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MRI Application Designed to Tamp Down Noise to a Whisper

By Medimaging International staff writers
Posted on 01 Oct 2013
A group of engineers recently set out to quiet down the noise of magnetic resonance imaging (MRI) systems at the source. They developed a combination of hardware and software called Silent Scan, a neuro acquisition application that brings MR scanner noise near background sound levels approximately 77 decibels.

An MR scanner can generate noise in excess of 110 decibels, enough to rival a rock concert. There is a good reason why this happens. “An MRI scanner is like a huge version of a speaker in your home,” said engineer Bryan Mock, who manages GE Healthcare’s (Chalfont St. Giles, UK) MRI products in Waukesha, IL, USA. “They both have magnets inside and a coil of wire that carries electric current,” Mr. Mock said.

The current that flows through the coil inside the MRI speaker creates a magnetic field that moves a magnet attached to a flexible membrane that creates sound. The MR scanner utilizes changes in the current to generate a magnetic field to image the body. Because the coil and the magnet inside the MRI scanner are fixed in place, the machine does not play classical music, but vibrates and makes noise. MRI manufacturers conventionally reduced the noise by snuffing it out with foam or rubber or foam. “But that’s just covering it up,” Mr. Mock remarked.

“It’s a completely new way to image,” Mr. Mock said. “It’s like going from techno beat to ambient music. They both make you feel good in the end, you just get there differently. Your speaker is still working but the membrane is not moving as much.”

The technology works by minimizing changes in the current during the imaging process. Smoother current means fewer vibrations and less noise. “How we change the magnetic field is really the breakthrough of the Silent Scan technology,” Mr. Mock explained. He noted that the software is altering the current “a tiny amount for every bit of information that we need.”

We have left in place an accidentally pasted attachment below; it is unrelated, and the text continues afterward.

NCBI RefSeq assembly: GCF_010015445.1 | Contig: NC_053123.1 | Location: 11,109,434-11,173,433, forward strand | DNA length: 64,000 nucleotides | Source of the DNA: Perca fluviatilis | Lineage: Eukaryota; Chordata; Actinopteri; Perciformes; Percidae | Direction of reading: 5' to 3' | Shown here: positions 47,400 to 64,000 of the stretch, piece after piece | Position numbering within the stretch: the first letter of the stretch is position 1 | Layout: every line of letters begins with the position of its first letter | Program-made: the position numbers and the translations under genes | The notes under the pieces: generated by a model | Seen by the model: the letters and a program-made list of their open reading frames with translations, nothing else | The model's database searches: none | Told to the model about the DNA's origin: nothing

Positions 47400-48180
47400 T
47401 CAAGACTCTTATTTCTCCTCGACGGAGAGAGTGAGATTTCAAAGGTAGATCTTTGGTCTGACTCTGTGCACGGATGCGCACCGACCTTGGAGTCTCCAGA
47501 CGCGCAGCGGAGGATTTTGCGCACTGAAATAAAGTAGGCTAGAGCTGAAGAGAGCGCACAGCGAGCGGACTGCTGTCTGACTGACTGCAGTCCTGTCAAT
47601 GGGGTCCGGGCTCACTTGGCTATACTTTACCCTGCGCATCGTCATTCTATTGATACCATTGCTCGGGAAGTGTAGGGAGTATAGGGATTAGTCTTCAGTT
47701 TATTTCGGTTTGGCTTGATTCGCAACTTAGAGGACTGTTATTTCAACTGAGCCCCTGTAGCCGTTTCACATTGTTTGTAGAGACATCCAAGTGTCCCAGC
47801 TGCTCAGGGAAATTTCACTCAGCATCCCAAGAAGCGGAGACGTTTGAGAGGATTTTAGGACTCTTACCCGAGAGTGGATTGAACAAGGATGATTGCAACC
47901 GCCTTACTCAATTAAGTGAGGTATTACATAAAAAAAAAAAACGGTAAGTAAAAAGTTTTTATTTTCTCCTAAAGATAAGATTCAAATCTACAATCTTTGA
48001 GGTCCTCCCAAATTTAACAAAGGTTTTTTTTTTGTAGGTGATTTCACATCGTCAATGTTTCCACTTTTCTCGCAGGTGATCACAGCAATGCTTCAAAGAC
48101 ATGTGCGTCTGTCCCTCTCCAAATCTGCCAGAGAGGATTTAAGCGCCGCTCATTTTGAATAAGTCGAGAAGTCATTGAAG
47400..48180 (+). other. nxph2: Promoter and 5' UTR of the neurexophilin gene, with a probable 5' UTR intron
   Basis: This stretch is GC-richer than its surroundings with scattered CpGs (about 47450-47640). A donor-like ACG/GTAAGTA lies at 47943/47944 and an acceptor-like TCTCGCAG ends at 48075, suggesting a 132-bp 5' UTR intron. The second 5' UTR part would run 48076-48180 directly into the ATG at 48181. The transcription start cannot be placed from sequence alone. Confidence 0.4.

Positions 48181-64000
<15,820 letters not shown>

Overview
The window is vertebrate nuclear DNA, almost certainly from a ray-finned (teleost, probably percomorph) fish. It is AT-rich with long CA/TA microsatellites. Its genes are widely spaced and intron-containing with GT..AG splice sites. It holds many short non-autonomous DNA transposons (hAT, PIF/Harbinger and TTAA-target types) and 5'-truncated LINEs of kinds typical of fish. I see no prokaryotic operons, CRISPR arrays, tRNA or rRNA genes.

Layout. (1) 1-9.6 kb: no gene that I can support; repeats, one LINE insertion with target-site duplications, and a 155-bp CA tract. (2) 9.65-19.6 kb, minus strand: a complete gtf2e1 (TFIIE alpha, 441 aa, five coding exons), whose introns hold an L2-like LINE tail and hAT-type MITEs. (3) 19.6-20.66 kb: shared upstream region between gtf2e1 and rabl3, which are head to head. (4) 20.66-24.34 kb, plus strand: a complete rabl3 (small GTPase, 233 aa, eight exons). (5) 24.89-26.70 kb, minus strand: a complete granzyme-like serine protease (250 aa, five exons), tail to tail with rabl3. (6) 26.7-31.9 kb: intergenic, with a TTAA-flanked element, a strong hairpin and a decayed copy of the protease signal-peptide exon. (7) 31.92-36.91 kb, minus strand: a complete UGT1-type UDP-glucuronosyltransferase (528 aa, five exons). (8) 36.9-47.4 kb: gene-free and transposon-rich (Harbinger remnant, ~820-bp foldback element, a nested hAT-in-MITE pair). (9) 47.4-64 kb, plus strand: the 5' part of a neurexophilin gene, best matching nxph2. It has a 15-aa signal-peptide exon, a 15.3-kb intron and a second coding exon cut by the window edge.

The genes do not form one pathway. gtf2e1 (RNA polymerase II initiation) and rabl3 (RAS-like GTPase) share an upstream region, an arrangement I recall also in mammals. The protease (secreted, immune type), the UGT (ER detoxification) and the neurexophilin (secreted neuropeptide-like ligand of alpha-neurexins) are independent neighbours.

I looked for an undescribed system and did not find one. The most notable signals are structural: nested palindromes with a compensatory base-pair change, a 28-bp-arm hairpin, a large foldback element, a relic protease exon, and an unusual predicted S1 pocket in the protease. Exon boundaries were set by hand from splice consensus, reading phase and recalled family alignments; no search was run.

Newer, stronger hardware helps to reduce the vibrations even further and eliminate bad images and image artifacts. “You need both pieces to work correctly for the machine to be quieter and give good images,” Mr. Mock stated.

Hospitals in Europe and the United States are already working with Silent Scan. Spectrum Health (Grand Rapids, MI, USA) was the first hospital in the world to implement the technology. It also used the software as part of research collaboration with GE Healthcare. “The response from our patients has been very gratifying,” said Spectrum Health radiologist Dr. Mark DeLano. “The scans are essentially silent.”

With Silent Scan, patients and families will be able to experience a more relaxing scanning environment even being able to converse during the scan. Silent Scan is available on GE’s 1.5T and 3.0T systems currently available for routine head examinations.

Patients told Dr. DeLano that “the Silent Scans don’t make any noise are greatly preferred compared to the hammering sound of conventional MRI scans. This reduces their anxiety about the procedure.” He noted that that he is “particularly looking forward to providing this to our pediatric patients, claustrophobic patients, and our patients being scanned in the operating room where the noise of the traditional MRI can be disruptive.”

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